Skip to content

Category: Dynamic View

Initially called Liquid View, now called Dynamic View and ships in Liquid | Author.

Email from User Brad Stephenson

Brad Stephenson is a Liquid | Author and Flow user who got in touch asking where Liquid | Reader is since he had seen it on the website. I apologised that it had been held back a bit and asked him why he was interested. His reply read like a manifesto for why we are building it so I asked him for permission to post his email and here it is:

Your mention of Reader as a helpful Literature Review tool caught my attention. My understanding, in simple terms: Reader would open PDF documents and allow copying of text within the app, then when pasted (assumedly in Author or another word processor) the bibliographic meta data would be embedded and automatically pasted with the text (I wasn’t exactly sure how it would be displayed and read _ code or text). Additionally the document could be read and highlighted in its entirety then Reader would include a feature which allowed only the highlights from the document to be displayed for review and assessment. This of course would make citing from PDF’s more streamlined and efficient.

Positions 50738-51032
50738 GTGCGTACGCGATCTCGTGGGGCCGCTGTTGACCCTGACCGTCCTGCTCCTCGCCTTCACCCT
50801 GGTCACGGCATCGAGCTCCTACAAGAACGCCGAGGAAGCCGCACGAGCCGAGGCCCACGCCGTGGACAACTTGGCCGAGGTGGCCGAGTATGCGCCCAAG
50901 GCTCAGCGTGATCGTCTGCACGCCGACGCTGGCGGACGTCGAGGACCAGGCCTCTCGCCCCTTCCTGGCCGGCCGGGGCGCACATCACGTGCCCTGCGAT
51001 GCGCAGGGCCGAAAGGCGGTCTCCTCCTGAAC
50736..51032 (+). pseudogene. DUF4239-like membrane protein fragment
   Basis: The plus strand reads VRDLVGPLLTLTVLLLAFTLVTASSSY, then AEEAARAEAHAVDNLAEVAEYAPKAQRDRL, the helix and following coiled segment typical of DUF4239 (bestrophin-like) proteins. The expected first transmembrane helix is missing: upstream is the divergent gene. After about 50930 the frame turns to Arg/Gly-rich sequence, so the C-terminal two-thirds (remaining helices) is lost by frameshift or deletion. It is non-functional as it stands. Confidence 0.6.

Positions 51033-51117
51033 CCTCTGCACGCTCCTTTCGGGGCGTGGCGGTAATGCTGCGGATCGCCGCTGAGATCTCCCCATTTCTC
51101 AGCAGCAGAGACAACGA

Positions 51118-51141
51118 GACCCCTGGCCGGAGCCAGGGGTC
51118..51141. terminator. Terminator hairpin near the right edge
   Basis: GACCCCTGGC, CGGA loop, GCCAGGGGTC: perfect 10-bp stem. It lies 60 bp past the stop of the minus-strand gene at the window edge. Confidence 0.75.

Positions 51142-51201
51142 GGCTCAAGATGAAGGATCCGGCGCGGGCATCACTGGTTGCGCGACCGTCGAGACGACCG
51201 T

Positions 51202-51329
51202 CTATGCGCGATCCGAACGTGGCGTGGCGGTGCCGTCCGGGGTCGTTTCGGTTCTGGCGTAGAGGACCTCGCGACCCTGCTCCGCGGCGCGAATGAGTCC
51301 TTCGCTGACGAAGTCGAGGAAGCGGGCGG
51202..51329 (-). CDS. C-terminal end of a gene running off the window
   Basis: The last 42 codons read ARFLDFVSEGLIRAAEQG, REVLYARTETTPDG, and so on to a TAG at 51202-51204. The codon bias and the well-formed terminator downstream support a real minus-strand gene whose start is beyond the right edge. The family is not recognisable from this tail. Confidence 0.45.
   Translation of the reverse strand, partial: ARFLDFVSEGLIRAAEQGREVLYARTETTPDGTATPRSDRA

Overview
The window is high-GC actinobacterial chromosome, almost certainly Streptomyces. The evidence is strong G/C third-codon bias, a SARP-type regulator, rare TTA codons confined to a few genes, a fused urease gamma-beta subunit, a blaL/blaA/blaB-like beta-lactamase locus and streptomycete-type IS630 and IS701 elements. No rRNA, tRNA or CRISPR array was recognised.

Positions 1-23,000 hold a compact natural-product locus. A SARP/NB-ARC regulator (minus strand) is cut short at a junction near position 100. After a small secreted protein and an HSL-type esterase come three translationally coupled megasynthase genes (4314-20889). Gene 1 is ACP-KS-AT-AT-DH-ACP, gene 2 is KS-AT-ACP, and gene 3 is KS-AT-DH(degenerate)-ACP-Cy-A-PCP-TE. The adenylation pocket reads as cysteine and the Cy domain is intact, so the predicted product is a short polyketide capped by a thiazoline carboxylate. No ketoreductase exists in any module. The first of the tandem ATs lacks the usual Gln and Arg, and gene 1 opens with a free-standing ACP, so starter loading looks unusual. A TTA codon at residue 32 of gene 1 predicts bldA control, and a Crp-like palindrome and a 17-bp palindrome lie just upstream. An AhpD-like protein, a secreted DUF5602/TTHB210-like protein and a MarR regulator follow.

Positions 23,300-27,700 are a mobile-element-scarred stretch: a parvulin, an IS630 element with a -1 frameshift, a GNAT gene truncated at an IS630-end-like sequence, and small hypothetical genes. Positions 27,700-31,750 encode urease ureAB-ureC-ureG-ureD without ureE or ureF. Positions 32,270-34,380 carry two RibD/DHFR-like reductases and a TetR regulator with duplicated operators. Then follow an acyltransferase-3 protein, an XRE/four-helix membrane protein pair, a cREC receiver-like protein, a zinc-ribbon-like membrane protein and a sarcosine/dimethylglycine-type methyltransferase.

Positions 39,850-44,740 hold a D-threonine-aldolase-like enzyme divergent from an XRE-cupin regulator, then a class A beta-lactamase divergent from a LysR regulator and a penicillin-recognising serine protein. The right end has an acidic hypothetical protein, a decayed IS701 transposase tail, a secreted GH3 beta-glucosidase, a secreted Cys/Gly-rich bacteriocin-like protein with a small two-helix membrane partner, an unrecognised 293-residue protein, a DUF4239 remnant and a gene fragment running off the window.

A major frustration for me in completing my dissertation was in relation to citation software. My institution began with RefWorks as recommended by the library research assistant. The next year they dropped the contract with RefWorks, and recommended Mendeley, the following year dropping Mendeley and supporting Zotero. What I discovered was citations downloaded in compatible format from the library websites opened in Zotero were unreliably formatted. Instead of making the job easier it made it harder. If I were doing the project again I would probably build a bibliographic database using a spreadsheet, and manually insert footnotes. Your description of Reader indicating an ability to have the citation data embedded with the text which would be easily pasted and referenced for bibliographic or footnote usage.
Brad Stephenson
Leave a Comment

Stages for what to visualise for LR

My PhD work is to “analyse current methods of performing a Literature Review and known hypertext opportunities and design specific visually augmented views to augment the student ability better deliver on the University PhD requirements assessment criteria and build and live in such a system to ascertain what is particularly useful for specific use-cases” as agreed with Les Carr and Wendy Hall.